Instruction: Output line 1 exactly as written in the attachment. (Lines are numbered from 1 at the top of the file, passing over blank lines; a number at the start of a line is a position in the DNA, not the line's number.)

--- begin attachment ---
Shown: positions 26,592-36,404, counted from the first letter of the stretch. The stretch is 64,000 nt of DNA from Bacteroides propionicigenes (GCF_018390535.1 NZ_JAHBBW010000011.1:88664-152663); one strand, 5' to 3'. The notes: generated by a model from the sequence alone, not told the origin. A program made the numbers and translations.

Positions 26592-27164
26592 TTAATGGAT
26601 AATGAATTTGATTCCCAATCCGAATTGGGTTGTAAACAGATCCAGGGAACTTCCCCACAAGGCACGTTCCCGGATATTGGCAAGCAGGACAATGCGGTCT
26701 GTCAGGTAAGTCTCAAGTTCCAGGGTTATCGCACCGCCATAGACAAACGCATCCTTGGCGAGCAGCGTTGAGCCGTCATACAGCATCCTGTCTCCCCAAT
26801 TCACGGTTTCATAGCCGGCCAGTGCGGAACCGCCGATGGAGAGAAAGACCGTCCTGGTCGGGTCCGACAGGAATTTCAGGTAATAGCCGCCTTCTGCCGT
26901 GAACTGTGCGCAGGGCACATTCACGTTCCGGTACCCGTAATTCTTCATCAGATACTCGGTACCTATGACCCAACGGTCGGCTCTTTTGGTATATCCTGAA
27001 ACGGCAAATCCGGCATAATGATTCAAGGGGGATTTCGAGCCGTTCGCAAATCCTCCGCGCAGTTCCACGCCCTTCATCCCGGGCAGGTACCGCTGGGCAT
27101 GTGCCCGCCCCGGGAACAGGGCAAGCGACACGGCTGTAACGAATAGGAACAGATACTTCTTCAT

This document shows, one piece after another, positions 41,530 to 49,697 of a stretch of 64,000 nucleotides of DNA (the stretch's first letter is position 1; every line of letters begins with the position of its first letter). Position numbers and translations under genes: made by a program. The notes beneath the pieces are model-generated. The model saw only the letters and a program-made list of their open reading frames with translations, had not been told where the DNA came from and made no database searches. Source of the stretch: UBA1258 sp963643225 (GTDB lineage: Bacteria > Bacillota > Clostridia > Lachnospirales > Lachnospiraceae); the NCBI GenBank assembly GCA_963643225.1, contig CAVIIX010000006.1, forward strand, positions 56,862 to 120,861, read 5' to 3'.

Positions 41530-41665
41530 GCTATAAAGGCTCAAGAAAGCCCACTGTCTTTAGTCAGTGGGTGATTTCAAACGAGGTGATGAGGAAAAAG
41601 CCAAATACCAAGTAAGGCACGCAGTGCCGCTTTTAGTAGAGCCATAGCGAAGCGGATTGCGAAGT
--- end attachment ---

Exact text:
Shown: positions 26,592-36,404, counted from the first letter of the stretch. The stretch is 64,000 nt of DNA from Bacteroides propionicigenes (GCF_018390535.1 NZ_JAHBBW010000011.1:88664-152663); one strand, 5' to 3'. The notes: generated by a model from the sequence alone, not told the origin. A program made the numbers and translations.